Here is what that expanded section will look like.

 4. Spotlight Explainer — Getting Sued For A Review / SLAPP News

A favorite line among attorneys who have spoken with me over the years is that anyone can sue anyone else over anything. That includes online behavior as many have found out.

You Spelled SLAP wrong: SLAPP is an acronym stands for (S) trategic (L) awsuit (A) gainst (P) ublic (P) articipation. It’s a way the legal profession identifies lawsuits meant to intimidate and silence a defendant. It’s such a serious problem that many states and countries have passed anti-SLAPP laws. Unfortunately, anti-SLAPP laws in the U.S. vary widely between states.

Uh-Oh. Someone Got Sued, Huh? Yep. A Vancouver couple wrote a negative review about a roofing company that worked on a house they rent. The company demanded it be removed and eventually sued them for $112,000 plus $28,000 per week.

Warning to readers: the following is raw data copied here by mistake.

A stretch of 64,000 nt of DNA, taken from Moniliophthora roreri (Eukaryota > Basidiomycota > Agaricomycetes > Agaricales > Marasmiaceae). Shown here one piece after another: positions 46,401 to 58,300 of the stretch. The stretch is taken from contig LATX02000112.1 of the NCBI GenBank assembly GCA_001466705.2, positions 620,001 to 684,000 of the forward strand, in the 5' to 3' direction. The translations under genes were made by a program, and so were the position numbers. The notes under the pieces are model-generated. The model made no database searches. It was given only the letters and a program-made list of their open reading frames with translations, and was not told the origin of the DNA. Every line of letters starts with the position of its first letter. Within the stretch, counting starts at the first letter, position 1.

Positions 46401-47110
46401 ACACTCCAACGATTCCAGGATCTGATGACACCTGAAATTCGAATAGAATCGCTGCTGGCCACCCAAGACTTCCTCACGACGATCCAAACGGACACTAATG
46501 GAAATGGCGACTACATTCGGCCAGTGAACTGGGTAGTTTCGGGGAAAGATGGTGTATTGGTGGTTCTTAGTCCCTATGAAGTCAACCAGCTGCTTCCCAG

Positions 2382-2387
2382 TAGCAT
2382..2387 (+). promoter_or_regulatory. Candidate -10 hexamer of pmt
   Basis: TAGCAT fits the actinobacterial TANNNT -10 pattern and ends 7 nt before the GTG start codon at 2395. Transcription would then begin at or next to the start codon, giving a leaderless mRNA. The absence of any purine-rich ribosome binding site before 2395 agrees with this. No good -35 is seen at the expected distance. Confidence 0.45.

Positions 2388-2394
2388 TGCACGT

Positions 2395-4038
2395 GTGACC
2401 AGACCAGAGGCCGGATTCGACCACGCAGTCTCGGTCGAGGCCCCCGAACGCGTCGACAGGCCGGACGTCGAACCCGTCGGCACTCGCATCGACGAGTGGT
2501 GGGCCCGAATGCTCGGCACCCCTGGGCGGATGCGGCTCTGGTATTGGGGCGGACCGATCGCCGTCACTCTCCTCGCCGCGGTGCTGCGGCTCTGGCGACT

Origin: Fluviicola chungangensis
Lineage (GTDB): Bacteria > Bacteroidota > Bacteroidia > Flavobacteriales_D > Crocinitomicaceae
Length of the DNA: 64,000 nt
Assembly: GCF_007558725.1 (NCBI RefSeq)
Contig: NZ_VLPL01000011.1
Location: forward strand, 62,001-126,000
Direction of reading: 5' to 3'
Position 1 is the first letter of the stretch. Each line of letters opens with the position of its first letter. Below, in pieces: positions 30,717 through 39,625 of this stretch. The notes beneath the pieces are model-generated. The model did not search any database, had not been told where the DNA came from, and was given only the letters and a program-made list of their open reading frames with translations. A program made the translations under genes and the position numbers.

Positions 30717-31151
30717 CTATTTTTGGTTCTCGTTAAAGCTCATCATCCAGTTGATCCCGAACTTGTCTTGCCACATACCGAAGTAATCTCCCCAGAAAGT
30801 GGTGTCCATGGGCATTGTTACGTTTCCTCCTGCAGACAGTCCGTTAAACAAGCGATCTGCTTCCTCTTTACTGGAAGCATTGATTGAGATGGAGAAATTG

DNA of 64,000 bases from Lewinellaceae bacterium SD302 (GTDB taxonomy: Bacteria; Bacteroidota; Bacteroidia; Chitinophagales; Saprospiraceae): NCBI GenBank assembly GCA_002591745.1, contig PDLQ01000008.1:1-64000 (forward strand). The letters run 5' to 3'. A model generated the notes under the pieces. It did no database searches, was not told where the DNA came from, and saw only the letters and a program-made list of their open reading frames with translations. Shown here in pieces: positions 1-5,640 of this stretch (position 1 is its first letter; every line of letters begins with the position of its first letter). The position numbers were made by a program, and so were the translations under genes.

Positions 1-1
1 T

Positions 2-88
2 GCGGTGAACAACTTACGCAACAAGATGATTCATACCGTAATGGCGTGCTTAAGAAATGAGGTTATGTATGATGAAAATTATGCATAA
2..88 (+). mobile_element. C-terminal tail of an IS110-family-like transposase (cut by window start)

Does This Happen A Lot?  More often than you might expect. You can read about many cases at the Public Participation Project. A well known case from two years ago involved a retiree complaining online about a vet practice following the death of his 10-year-old poodle.

Other famous cases involve Rep. Devin Nunes (R-CA) filing a lawsuit against the unidentified owner of a Twitter parody account. The content need not be negative. A mini amusement park in Branson, Missouri, sued a man over a 3 star review on Trip Advisor.

Help Me, Spotlight! How Can I Protect Myself? You know that we have you covered. The folks at Community Action Works have assembled a nifty infographic called The Truth About SLAPP Suits that you’ll want to read.

5. Debunked — Anti-Vaxxers Now Hiding

NBC News reported last week that anti-vaccination groups are using coded language on Facebook and Instagram to evade bans on their activities. One group has 40,000 members online with a backup group of 20,000.

The groups are reportedly calling themselves “Dance Parties” or “Dinner Parties” and refer to vaccinated people as “swimmers” who have joined “a swim club.”

6. Following Up — Amazon Reviews and Missing Merchants